>>>>>> 9. The test summary also be updated accordingly.
>>>>>>
>>>>>> Best regards,
>>>>>> John Jiang
>>>>>>
>>>>>>
>>>>>> On 07/06/2017 23:11, Sean Mullan wrote:
>>>>>>> On 6/6/17 9:14 PM, [hidden email] wrote:
>>>>>>>> Hi Sean,
>>>>>>>>
>>>>>>>> On 07/06/2017 04:27, Sean Mullan wrote:
>>>>>>>>> Hi John,
>>>>>>>>>
>>>>>>>>> This looks like a very useful test. I have not gone through
>>>>>>>>> all of the code, but here are a few comments for now until I
>>>>>>>>> have more time:
>>>>>>>>>
>>>>>>>>> - add tests for EC keys
>>>>>>>>> - add tests for SHA-512 variants of the signature algorithms
>>>>>>>>> - add tests for larger key sizes (ex: 2048 for DSA/RSA)
>>>>>>>>> - you can use the diamond operator <> in various places
>>>>>>>>> - might be more compact if jdkList() used Files.lines() to
>>>>>>>>> parse the file into a stream then an array
>>>>>>>> I did consider about the above two points. Because the test
>>>>>>>> will be backported to JDK 6, so I only used the features those
>>>>>>>> supported by JDK 6.
>>>>>>>> I supposed that would make the backport easier. Does it make
>>>>>>>> sense?
>>>>>>>
>>>>>>> Yes, that makes sense.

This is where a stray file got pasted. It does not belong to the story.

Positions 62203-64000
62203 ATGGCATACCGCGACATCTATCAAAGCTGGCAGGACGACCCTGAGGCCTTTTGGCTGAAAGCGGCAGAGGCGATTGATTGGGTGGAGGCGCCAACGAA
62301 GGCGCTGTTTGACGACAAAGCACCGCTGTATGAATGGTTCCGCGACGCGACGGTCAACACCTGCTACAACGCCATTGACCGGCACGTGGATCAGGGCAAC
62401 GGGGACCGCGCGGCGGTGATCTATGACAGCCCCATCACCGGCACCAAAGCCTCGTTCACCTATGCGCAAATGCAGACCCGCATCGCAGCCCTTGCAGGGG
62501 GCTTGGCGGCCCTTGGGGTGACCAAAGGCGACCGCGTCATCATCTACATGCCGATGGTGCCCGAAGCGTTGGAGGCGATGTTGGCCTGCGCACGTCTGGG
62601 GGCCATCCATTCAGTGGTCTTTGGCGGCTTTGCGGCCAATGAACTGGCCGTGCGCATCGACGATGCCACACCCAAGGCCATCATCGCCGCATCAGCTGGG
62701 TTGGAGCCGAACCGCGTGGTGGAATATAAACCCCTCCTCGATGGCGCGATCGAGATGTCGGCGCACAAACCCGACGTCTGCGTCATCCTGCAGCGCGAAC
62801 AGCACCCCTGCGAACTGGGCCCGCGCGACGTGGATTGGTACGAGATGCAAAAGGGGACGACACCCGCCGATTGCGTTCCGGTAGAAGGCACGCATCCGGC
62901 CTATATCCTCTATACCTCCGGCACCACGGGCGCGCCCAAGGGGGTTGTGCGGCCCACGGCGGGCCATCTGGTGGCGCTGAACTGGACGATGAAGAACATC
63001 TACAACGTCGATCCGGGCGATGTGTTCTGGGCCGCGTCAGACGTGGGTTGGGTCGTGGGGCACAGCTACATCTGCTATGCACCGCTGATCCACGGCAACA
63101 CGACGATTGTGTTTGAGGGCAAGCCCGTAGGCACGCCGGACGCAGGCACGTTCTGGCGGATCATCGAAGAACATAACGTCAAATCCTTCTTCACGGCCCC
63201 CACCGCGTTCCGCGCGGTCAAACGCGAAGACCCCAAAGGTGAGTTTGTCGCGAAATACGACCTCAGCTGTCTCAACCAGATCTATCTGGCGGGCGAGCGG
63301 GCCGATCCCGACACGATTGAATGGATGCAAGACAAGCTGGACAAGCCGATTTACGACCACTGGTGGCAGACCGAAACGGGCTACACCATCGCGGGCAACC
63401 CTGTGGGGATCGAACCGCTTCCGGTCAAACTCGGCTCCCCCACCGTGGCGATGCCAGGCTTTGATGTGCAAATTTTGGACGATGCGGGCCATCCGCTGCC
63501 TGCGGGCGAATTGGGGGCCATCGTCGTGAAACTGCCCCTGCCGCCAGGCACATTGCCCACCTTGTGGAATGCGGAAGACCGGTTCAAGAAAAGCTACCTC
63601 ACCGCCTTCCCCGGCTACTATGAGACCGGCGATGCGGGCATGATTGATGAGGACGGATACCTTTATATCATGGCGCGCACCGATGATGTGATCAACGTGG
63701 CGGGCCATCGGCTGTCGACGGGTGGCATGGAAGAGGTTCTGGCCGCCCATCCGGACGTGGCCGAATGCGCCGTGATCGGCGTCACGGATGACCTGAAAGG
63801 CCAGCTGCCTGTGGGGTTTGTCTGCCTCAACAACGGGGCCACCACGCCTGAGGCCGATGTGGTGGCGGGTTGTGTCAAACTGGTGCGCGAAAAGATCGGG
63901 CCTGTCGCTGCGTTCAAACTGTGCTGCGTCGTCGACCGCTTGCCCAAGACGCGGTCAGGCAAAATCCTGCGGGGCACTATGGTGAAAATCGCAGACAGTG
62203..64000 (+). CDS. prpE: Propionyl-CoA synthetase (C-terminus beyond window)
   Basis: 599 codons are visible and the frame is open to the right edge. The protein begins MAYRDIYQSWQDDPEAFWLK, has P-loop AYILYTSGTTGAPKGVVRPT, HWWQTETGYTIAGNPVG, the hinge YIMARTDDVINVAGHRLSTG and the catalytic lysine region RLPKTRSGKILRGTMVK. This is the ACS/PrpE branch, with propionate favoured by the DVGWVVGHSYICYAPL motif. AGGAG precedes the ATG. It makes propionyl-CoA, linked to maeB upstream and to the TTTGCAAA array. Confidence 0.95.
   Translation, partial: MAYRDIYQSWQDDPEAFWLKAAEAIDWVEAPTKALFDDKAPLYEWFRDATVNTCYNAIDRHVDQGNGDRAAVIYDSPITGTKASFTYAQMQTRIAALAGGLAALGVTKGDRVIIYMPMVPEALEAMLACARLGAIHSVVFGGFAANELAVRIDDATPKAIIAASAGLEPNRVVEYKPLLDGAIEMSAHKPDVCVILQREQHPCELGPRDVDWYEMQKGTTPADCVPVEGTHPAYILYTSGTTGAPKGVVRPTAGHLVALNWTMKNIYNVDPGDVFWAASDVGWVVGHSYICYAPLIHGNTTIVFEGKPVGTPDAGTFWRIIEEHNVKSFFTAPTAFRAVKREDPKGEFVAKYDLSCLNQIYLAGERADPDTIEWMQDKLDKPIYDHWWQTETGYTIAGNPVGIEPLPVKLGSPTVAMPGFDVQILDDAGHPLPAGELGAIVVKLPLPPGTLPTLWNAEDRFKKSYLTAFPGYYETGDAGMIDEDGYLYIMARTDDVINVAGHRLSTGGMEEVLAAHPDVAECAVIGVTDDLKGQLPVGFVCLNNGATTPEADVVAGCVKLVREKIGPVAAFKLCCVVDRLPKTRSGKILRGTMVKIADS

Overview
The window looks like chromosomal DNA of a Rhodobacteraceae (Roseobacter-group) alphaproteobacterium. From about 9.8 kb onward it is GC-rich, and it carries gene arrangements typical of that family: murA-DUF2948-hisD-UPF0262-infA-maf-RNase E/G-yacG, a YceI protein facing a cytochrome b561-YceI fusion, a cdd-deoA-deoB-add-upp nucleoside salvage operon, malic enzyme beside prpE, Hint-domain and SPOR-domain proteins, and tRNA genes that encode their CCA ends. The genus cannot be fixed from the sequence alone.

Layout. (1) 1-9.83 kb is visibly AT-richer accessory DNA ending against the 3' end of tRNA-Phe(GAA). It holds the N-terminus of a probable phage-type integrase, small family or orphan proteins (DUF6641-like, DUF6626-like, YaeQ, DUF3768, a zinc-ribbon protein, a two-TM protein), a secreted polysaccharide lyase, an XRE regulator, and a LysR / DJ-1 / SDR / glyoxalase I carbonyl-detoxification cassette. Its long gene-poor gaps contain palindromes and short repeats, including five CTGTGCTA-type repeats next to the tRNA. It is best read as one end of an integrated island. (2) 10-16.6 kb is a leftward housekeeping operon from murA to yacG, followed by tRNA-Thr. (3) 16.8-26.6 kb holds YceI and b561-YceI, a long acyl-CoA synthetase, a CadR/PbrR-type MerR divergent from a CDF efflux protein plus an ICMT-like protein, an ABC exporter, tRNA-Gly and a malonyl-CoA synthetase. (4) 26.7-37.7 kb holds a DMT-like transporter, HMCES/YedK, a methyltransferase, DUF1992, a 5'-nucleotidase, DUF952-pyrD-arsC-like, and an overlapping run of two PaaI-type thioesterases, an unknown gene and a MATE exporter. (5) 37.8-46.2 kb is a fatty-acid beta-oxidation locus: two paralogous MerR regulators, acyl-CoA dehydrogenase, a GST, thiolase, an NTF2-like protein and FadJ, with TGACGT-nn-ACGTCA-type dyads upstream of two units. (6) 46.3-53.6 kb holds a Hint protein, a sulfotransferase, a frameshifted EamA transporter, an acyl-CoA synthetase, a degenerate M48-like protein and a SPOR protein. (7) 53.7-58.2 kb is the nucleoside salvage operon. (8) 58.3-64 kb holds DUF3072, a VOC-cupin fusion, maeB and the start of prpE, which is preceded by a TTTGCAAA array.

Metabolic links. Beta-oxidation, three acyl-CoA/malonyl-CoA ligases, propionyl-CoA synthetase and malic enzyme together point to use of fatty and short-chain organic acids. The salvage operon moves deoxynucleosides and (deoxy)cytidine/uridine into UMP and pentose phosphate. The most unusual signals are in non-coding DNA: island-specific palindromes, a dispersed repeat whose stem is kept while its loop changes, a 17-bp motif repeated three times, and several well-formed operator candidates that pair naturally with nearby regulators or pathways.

>>>>>>>
>>>>>>> --Sean
>>>>>>>
>>>>>>>>
>>>>>>>> Best regards,
>>>>>>>> John Jiang
>>>>>>>>> - did you consider using the jarsigner API
>>>>>>>>> (jdk.security.jarsigner) instead of the command-line? I think
>>>>>>>>> this would be better (if possible) and it would give us some
>>>>>>>>> more tests of that API.
>>>>>>>>>
>>>>>>>>> --Sean
>>>>>>>>>
>>>>>>>>> On 6/5/17 6:31 AM, [hidden email] wrote:
>>>>>>>>>> Hi,
>>>>>>>>>> Please review this manual test for checking if a jar, which
>>>>>>>>>> is signed and timestamped by a JDK build, could be verified
>>>>>>>>>> by other JDK builds.
>>>>>>>>>> It also can be used to check if the default timestamp digest
>>>>>>>>>> algorithm on signing is SHA-256.
>>>>>>>>>> For more details, please look through the test summary.
>>>>>>>>>>
>>>>>>>>>> Issue: https://bugs.openjdk.java.net/browse/JDK-8179614
>>>>>>>>>> Webrev: http://cr.openjdk.java.net/~jjiang/8179614/webrev.00/
>>>>>>>>>>
>>>>>>>>>> Best regards,
>>>>>>>>>> John Jiang
>>>>>>>>>>
>>>>>>>>>
>>>>>>>>
>>>>>>>
>>>>>>
>>>>>
>>>>
>>>
>>
>

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Re: RFR JDK-8179614: Test for jarsigner on verifying jars that are signed and timestamped by other JDK releases

sha.jiang
Sean and Max,
Please review this updated webrev:
http://cr.openjdk.java.net/~jjiang/8179614/webrev.03/

The main changes are:
1. It provides two new properties, tsaList and tsaListFile, for
specifying a list of TSA services.
And a new report column [TSA] is introduced. This column just display
the TSA indices and all of TSA services are displayed at the top of the
report.
2. If property strict is true, the cases on failed signing are not